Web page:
Zambian support of independence movements in neighboring Southern Rhodesia, Angola and elsewhere led to economic problems by the 1980s. Under Kaunda's leadership, Zambia supported independence movements that led to the establishment of new governments in Zimbabwe (formerly Southern Rhodesia), Mozambique, Angola and Namibia, and hosted the offices of South Africa's exiled African National Congress. In addition to
military attacks from Rhodesia and South Africa, Kaunda's policy of support created economic problems due to export and import losses. Despite the economic strain it caused, Zambia welcomed thousands of refugees from the conflict areas of its neighbors. A drop in copper prices during the 1970s further undercut Zambian efforts to stabilize its slumping economy. The nation's economic woes resulted in it amassing over seven billion US dollars in debt by 1993. At US $800 for every man, woman and child in Zambia, this was one of the highest per-capita debts in the world.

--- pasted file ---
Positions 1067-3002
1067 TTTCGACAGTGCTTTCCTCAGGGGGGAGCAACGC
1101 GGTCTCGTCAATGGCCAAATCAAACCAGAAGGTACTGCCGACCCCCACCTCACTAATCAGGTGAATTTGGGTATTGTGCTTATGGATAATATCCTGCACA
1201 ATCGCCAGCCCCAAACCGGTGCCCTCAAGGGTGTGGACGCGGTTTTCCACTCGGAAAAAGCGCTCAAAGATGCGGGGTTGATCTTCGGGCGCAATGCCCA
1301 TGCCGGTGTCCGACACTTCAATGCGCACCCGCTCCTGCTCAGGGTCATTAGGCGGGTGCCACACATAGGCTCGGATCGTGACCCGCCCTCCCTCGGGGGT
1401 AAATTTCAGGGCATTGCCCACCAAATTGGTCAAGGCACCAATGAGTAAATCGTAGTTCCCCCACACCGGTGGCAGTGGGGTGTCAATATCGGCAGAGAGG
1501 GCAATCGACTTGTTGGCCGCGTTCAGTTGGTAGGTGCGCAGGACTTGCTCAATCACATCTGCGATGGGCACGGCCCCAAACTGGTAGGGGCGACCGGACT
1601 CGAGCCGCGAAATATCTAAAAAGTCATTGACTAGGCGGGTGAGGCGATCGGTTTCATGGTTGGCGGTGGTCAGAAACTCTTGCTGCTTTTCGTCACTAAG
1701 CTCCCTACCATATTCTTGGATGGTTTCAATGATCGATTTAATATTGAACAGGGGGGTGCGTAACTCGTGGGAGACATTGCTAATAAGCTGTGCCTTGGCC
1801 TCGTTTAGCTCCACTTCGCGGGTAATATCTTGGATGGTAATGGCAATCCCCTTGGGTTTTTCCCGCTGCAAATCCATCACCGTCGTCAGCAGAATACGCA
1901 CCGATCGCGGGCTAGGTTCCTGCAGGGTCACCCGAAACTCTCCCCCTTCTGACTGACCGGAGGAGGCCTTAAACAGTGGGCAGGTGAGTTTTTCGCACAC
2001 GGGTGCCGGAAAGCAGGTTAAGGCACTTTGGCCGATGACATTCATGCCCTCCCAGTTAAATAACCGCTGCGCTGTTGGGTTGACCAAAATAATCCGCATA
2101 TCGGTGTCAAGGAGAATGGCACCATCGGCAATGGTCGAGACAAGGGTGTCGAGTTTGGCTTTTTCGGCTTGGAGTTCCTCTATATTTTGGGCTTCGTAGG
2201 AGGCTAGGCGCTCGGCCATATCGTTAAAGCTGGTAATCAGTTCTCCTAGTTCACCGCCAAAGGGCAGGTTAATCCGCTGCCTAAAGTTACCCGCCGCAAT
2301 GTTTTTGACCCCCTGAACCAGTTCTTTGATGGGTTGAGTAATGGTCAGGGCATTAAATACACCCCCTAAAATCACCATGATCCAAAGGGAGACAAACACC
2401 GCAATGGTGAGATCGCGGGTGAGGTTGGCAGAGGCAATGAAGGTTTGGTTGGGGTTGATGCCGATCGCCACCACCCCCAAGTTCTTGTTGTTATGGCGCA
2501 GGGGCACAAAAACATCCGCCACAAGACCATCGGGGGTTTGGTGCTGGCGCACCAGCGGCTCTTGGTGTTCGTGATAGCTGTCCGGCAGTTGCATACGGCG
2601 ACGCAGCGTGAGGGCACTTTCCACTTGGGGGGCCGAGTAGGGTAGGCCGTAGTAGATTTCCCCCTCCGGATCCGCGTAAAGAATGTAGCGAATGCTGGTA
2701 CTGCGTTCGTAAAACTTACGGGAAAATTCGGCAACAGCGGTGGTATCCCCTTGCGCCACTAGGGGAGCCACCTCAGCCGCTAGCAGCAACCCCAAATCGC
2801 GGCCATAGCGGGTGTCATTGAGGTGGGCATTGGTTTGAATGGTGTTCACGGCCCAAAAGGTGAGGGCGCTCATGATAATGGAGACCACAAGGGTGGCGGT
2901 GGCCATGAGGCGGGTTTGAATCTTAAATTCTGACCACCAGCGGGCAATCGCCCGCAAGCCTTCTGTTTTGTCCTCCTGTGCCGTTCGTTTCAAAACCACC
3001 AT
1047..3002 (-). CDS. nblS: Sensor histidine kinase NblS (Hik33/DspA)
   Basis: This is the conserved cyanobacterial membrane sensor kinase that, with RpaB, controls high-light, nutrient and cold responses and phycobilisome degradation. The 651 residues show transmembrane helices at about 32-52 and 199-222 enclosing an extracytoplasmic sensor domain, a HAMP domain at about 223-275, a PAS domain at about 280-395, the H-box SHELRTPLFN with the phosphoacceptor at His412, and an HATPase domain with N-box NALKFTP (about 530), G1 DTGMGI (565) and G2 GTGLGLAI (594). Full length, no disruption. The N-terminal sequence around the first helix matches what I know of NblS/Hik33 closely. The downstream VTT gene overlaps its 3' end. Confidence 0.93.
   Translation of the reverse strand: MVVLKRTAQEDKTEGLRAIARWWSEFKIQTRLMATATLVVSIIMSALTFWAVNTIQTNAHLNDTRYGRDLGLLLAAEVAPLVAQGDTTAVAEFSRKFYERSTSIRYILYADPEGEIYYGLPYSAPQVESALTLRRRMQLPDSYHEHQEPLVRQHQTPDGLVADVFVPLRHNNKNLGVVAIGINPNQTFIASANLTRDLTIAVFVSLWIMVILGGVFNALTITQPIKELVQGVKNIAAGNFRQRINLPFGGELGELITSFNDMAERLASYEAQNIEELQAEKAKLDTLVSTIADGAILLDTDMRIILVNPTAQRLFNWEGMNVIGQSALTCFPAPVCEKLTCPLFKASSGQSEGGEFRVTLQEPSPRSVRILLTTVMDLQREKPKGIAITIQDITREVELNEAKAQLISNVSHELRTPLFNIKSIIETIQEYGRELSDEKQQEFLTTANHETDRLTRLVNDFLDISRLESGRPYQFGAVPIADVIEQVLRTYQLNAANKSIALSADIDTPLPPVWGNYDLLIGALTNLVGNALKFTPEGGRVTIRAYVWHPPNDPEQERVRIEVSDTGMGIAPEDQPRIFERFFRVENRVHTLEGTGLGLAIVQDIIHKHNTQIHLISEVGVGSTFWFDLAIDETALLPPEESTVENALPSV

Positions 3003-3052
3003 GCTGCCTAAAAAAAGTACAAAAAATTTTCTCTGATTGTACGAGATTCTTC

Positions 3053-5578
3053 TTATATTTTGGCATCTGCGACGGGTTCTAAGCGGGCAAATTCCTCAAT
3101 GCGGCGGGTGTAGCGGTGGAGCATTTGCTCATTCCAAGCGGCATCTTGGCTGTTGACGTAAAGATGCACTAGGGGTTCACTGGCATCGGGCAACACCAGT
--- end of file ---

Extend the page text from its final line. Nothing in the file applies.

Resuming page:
The Church after Vatican II. Both during the colonial era and in the early years following independence, the Church was actively engaged mainly in education, health and development efforts. Responding to the call of the Second Vatican Council, in the late 1960s Church leaders began to promote an inculturation or Africanization of the faith. Within the field of liturgy, the lectionary and prayer texts were translated into the main local languages. Liturgical music was composed using local melodies and traditional instruments such as drums, while traditional dances were incorporated into the liturgy, for example at the Gloria, the preparation of the gifts and the Eucharistic prayer. The Bible was translated into the local languages in a cooperative effort among the Catholic Church and several Protestant churches.